The cost of outages to utility customers is not always adequately included in utility planning, according to experts at calculating those costs.
But Pacific Gas and Electric (PG&E) and Southern Company, two very different types of investor owned utilities, are among the most advanced at including the cost into their planning. That raises a very interesting question about the way utilities spend money.
Utilities usually plan to certain minimum requirements or only consider their own costs and benefits, according to Nexant Utility Services Managing Consultant Josh Schellenberg, co-author of the just-released report, "Updated Value of Service Reliability Estimates for Electric Utility Customers" from Lawrence Berkeley National Laboratory (LBNL).
By providing a meta-analysis to understand the customer benefits associated with various types of reliability interruptions, Schellenberg said, this report helps address one of the barriers to utilities incorporating the customer perspective.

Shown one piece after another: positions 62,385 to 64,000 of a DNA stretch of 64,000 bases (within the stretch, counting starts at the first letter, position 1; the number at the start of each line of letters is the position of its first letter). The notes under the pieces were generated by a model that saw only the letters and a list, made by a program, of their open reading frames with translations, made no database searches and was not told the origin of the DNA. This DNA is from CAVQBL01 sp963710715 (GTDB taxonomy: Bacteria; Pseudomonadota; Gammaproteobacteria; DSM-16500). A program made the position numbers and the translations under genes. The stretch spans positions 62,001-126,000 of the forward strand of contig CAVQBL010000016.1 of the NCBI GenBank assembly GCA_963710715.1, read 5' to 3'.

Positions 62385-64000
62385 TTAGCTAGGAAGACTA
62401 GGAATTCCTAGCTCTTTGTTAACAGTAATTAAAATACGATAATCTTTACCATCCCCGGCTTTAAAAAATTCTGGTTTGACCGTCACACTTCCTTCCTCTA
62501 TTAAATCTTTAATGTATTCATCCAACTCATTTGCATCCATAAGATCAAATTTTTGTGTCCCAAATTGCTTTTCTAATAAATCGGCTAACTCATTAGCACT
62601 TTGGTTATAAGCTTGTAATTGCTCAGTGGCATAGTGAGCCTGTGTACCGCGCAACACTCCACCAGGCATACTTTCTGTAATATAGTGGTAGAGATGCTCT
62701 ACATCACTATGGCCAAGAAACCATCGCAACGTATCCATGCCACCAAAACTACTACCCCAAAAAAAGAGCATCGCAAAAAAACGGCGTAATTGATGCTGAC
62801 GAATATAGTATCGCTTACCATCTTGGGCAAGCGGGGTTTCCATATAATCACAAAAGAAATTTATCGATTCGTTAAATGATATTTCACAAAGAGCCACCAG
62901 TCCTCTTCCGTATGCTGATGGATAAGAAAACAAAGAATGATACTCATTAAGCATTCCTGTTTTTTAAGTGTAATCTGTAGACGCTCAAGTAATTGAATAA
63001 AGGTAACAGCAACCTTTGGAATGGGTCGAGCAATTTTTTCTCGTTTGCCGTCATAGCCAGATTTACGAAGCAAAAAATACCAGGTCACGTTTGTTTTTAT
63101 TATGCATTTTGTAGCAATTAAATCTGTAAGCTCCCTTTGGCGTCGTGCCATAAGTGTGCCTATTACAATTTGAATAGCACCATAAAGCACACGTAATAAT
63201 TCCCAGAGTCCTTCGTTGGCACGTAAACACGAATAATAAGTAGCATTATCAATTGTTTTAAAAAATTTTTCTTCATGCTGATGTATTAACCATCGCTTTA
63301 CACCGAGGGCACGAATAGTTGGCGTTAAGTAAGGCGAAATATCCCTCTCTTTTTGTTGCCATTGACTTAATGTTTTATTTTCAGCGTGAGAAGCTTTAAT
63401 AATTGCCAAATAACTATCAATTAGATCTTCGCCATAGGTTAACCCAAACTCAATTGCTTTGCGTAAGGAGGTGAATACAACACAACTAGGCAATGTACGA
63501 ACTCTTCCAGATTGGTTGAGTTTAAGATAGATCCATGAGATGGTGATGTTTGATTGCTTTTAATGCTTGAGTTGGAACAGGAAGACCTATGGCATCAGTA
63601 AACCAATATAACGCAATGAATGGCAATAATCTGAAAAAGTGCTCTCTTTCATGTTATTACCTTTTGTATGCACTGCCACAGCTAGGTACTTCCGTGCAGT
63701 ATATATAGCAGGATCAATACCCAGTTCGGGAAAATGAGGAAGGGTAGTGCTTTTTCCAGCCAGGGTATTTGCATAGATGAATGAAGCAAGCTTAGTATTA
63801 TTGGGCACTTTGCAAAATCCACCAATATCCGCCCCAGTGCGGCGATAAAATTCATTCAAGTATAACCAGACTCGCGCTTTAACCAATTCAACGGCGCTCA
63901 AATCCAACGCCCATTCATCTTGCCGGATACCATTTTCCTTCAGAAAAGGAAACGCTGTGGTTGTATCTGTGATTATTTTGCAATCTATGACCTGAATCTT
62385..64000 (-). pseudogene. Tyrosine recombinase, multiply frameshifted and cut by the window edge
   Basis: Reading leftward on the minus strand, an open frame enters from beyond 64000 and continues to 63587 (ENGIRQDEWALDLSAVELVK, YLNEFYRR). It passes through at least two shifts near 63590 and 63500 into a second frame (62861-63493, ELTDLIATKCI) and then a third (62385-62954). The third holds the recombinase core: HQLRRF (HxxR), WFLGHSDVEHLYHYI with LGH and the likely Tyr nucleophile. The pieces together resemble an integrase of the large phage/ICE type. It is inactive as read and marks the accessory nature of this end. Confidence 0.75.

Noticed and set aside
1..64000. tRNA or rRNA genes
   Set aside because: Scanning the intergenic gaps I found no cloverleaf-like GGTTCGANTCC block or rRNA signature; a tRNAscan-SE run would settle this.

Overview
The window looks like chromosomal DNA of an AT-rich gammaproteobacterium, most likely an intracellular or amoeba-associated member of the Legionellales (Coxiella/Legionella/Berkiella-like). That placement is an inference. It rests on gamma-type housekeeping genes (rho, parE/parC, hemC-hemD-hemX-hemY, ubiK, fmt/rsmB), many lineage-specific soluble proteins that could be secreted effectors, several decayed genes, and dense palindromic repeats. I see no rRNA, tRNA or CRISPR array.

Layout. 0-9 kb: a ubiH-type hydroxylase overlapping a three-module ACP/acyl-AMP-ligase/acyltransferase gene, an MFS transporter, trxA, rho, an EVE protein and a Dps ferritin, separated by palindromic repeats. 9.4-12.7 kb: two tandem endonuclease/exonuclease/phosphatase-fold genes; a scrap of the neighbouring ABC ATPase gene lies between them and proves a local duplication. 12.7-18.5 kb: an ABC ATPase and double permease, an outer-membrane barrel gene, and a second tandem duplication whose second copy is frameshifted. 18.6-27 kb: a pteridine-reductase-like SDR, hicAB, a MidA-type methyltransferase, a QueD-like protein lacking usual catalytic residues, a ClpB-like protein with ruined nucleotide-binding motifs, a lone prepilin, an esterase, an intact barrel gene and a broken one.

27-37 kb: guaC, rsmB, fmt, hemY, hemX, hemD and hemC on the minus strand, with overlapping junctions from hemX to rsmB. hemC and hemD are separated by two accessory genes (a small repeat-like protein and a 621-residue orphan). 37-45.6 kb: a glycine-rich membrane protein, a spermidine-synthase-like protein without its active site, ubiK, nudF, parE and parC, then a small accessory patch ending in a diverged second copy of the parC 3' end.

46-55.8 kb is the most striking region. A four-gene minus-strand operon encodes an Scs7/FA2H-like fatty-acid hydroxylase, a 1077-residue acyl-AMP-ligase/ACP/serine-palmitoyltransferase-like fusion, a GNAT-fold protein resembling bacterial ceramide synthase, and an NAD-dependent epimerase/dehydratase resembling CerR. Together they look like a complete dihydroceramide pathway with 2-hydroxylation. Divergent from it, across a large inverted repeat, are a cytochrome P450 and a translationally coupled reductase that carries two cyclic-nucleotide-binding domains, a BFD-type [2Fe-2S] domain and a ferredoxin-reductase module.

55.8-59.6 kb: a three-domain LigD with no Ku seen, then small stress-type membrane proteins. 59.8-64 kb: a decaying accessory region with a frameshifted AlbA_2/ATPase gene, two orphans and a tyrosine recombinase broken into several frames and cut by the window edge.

Incorporating customer interruption costs into planning, which is known as "value-based reliability planning," leads to a much better assessment of the societal costs and benefits, Schellenberg said.
Often the utility is comparing multiple investments, he added. If it looks only at utility costs and benefits and doesnt incorporate the customer perspective, it could make the wrong decision because the customer may benefit greatly from one investment and not much from another investment.
Who gets the costs and benefits?
Utility benefits from reliability investments include operations and maintenance savings and lower restoration of service costs. Though the utility incurs costs for reliability investments, those costs are generally recovered from ratepayers in time.
Power interruptions can be incredibly costly to customers, especially to commercial-industrial customers, Schellenberg said. Ignoring the potential benefits to customers in the cost-benefit assessment of reliability investments can undervalue them.
Source: Utility Dive
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